Primed for Environmental Health Science

Mailman School Program Encourages Minorities to Enter the Field

September 8, 2015

This summer, eight undergraduates from the John Jay College of Criminal Justice were given a rare early opportunity to learn what it’s like to do hands-on research in environmental health sciences. The students spent 10 weeks at Columbia’s Mailman School of Public Health through the newly created Program to Inspire Minority Undergraduates in Environmental Health Science Research, or PrIMER, which joins similar Mailman programs in biostatistics and global health aimed at recruiting minorities to STEM fields.

“Generally speaking, I don’t think many undergraduates know what environmental health science means,” said Joseph Graziano, professor of Environmental Health Sciences and the principal investigator of a National Institute of Environmental Health Sciences grant funding the program. “This was a great opportunity to give them an introduction to the field. The more undergraduate training we have, the more outstanding graduate applications we’re going to have.”

Undergraduates in PrIMER spend two years carrying out research alongside faculty members in Environmental Health Sciences or doing related research, with the option of continuing their research throughout the school year. Students also receive mentoring and support for GRE preparation with the ultimate goal to encourage them to apply to graduate programs and pursue careers in environmental health sciences.

This year, three juniors and five seniors from John Jay worked alongside Mailman faculty in the lab. Among other tasks, they analyzed fluids exhaled during breathing, assessed the effectiveness of cancer treatments at the cellular level, and performed data analysis using statistical software.

Hadler da Silva studied the effect of allergens on asthma in Associate Professor Matthew Perzanowski’s lab. As a junior on a criminology track, he wasn’t planning on doing research while earning his degree. PrIMER changed his mind. “I got in this program and realized I might want to open my eyes to other types of science.”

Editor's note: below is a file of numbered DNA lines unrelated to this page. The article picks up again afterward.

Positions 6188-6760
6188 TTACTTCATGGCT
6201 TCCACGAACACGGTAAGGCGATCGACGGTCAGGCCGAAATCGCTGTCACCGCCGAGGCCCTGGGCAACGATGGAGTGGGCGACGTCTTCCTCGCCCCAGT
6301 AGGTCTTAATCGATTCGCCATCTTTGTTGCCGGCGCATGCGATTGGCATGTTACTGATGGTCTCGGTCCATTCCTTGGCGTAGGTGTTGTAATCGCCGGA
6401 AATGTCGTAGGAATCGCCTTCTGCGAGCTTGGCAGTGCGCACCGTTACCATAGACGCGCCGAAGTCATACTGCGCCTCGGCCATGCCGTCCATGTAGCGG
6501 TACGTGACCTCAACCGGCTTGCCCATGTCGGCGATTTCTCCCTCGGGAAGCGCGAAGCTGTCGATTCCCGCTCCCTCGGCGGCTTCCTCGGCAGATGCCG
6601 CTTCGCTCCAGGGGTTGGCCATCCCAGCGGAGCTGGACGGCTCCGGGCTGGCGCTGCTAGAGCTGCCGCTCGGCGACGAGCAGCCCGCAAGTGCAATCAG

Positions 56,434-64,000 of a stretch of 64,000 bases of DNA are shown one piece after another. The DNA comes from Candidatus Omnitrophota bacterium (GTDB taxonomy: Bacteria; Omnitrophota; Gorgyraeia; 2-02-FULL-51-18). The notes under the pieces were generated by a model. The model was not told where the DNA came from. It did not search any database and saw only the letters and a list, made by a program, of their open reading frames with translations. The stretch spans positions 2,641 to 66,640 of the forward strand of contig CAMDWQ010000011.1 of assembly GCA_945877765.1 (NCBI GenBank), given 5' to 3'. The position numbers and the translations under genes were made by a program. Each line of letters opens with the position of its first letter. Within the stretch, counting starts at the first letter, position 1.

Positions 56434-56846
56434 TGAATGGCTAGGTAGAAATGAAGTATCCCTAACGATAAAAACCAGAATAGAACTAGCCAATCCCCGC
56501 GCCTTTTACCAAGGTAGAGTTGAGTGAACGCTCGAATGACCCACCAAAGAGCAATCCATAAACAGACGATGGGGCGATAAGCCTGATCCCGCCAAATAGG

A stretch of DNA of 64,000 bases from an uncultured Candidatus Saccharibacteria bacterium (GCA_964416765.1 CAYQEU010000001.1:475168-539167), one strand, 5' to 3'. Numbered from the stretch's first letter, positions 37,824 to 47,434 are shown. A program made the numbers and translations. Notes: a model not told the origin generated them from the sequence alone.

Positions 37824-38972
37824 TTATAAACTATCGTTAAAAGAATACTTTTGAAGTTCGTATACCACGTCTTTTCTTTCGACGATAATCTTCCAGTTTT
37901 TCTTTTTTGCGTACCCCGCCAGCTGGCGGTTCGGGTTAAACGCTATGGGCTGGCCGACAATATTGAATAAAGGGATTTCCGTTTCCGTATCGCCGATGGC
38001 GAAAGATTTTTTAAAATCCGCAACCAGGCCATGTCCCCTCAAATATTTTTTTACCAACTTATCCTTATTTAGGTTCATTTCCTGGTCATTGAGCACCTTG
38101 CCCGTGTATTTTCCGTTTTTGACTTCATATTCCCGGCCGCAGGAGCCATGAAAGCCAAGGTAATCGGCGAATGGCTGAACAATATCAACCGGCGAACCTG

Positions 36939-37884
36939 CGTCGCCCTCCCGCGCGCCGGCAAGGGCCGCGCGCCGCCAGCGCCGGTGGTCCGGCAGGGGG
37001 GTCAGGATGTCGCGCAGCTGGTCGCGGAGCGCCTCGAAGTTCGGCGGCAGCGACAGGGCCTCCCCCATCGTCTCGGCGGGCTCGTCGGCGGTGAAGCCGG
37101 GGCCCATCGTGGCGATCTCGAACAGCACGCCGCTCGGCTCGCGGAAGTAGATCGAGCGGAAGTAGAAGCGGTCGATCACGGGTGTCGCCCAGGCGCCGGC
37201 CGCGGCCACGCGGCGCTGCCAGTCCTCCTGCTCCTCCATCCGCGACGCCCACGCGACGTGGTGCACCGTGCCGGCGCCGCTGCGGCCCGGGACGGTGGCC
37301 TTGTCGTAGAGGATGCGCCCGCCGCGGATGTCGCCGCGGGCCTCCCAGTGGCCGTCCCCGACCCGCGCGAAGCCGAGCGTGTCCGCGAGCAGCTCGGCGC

Throughout the summer, Crystal Kennedy, a senior in the molecular biology track, gained confidence as a scientist. “I don’t need to be scared to go into a master’s program,” said Kennedy. Working on a pollution study with Assistant Professor Darby Jack showed her a path that she had once written off. “After this summer I realized if that’s what I want to go and do, I can do it, and I’d be great at it,” she said.

Greg Freyer, associate professor of Environmental Health Sciences, and Nina Kulacki, associate director of education programs for the department, direct PrIMER, in collaboration with Lissette Delgado-Cruzata, a professor at John Jay. Delgado-Cruzata, who earned a PhD from Mailman’s Environmental Health Sciences Department in 2007, says PrIMER’s secret ingredient is science. “This program is exciting,” said Delgado-Cruzata, “because it gives undergraduates a rare opportunity to engage with research.”

Joseph Graziano too is familiar with the benefits of early hands-on experience in a lab.  “Many years ago I had the opportunity through a very similar program to spend 10 weeks in a laboratory at Rutgers,” Graziano said. “I wanted to be a high school teacher. That program was a turning point for me in applying to graduate school. I wouldn’t be surprised if because of PrIMER some our students applied to the Environmental Health Sciences program here.”